Also in the pop art style is a framed poster that boasts several shots of Whipple’s face in front of green, blue and pink backgrounds — an advertisement for the NY1 segment “Whipple’s World” he’s had since 1994.
“I’ve had a very interesting life,” Whipple said. “A lot of it was happenstance.”
Whipple, who descends from three signers of the Declaration of Independence, has his main residence in Putnam County. And at that home, where he spends about 75 percent of his time, vintage prevails. It’s where he grew up and where he operates his grandfather’s farm, which has been in the family a long time. The property includes a small home built right after the American Revolution and a barn constructed around 1820. Whipple has the property’s original deed from the 1630s.
The historic feel even extends to the livestock; Whipple breeds and collects critically endangered early American farm animals, including Narragansett Turkeys, which were the turkeys used for the first Thanksgiving, he said. “I never ran from my roots,” he said. “A lot of people move, they move on, they move up. I never saw that as something I particularly wanted to do — just move to a rich person’s ghetto. I’d rather just live where I’d always lived.”
His Manhattan pied-a-terre also embraces this love of history. Whipple — an amateur historian who has authored books on the history of his family and of his hometown — has cool artifacts from his family around the space, and not just on his slippers. One, a print of the Daniel Webster statue in Central Park, is located in Whipple’s entry. Webster, a Massachusetts senator, was Whipple’s great-great uncle. But even more special is the bronze model of this statue that stands in Whipple’s living room.
There are also non-family-related antiques. A large wooden grandfather clock, with a country scene painted in soft yellows, blues and greens on its face, stands to the side of the living room. The bedroom, meanwhile, has a prominent antique wooden bed. And in his two planted terraces — one off the master, the other off the living room — Whipple grows antique roses and arborvitae, which he can’t do at his upstate residence due to the threat of deer and mold, he said. In the city — away from the upstate elements — “roses will bloom here until Christmas,” he said.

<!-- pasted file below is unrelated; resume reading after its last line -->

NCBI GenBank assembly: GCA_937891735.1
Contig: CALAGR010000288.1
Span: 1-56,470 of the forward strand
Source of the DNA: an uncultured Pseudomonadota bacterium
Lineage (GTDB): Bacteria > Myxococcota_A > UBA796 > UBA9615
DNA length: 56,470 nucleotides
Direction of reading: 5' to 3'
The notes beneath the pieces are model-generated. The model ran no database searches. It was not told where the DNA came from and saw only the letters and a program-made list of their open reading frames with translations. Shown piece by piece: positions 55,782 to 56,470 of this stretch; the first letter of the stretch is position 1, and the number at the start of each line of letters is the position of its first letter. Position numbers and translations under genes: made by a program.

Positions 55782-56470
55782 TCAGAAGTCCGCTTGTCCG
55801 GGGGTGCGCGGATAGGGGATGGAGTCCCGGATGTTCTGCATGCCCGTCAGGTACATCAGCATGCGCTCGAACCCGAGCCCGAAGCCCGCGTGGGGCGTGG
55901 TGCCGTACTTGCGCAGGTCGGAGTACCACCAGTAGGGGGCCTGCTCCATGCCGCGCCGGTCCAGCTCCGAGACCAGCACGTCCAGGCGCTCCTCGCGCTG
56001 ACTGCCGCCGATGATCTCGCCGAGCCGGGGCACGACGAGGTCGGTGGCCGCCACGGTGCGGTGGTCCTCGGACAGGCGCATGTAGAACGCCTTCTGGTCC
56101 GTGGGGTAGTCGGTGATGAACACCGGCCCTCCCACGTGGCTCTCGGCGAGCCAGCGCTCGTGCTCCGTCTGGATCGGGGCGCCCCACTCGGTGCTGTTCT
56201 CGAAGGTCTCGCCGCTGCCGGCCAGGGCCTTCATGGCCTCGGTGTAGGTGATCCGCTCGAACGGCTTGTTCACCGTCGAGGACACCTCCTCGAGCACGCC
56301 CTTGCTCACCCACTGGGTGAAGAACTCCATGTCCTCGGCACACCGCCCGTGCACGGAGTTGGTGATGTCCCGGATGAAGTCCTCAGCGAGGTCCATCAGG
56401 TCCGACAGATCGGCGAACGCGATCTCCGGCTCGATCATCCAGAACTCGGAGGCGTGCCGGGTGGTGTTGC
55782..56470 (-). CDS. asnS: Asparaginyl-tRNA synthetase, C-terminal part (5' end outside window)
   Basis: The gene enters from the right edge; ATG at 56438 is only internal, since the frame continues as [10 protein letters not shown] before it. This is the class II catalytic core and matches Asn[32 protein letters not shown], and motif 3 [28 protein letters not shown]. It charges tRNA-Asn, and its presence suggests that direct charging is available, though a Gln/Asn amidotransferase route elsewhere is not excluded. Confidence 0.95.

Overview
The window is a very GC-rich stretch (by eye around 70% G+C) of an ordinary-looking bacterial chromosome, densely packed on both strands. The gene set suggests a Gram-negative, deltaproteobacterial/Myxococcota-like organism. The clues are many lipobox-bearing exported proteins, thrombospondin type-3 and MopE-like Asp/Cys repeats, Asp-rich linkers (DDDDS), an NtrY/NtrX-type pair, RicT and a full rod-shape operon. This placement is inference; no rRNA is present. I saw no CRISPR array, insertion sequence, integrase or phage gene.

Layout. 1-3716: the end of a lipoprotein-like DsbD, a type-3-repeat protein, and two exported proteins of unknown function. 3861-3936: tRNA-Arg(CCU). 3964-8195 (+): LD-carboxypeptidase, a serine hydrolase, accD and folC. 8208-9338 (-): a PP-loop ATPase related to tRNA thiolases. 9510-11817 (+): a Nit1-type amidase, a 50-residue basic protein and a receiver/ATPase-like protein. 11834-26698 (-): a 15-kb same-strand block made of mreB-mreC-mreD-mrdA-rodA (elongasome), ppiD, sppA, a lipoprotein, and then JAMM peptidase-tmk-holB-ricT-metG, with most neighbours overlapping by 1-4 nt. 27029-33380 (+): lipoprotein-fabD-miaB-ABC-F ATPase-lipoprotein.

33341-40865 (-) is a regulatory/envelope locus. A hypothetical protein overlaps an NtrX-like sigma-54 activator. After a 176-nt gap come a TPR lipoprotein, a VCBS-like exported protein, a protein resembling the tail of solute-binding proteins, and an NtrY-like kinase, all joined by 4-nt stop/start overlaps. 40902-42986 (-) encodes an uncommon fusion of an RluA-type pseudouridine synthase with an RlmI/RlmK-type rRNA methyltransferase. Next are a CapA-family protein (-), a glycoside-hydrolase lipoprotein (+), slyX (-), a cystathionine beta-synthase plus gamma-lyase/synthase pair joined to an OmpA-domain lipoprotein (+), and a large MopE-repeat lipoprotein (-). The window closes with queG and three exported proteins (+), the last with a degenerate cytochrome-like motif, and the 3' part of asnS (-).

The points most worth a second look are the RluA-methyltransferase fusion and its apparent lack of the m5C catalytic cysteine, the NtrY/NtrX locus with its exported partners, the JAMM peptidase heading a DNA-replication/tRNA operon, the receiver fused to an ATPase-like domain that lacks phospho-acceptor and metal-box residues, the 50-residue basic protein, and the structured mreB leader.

Admittedly a bit of an indiscriminate collector — “I collect objects,” he confesses. “I have always collected objects.” — Whipple recently culled his belongings. The goal was to put thousands of objects, like souvenir trinkets from vacations, African masks, bottles full of colorful sand from South America and communist memorabilia (“I was so terrified as a child of the communists,” he says) into storage and make the look of the home more streamlined and simple. “You reduce all the stuff, and it just gives a different feel,” he said. “It gives a more ‘today’ kind of feel.”
But perhaps the coolest aspect of Whipple’s pad isn’t what’s inside the walls — its what surrounds his Columbus Circle building. “This was actually a marginal and up-and-coming neighborhood,” he remembers. “Now it’s come and gone, and it’s a very expensive and glamorous neighborhood now, but always centrally located.”
When Whipple’s at home in the city, he’s in the thick of the action. He darts between Lincoln Center, the Lincoln Square and the Ziegfeld cinemas, and City Center — all located a stone’s throw from his penthouse. “This is the cultural hub of the world,” he says of the neighborhood. This especially comes in handy when Whipple glances at a clock and notices the time — he doesn’t have long to head to City Center before the curtains rise at 7:30.
“You want to see Cate?” he says of Blanchett, extending an invitation to us. “It’s supposed to be extraordinary.” Loading the Jaguar will have to wait until later, and the interview will have to conclude on the street.
We head to City Center as fast as our feet will take us, but Whipple keeps his cool. He’s clearly used to this kind of rush.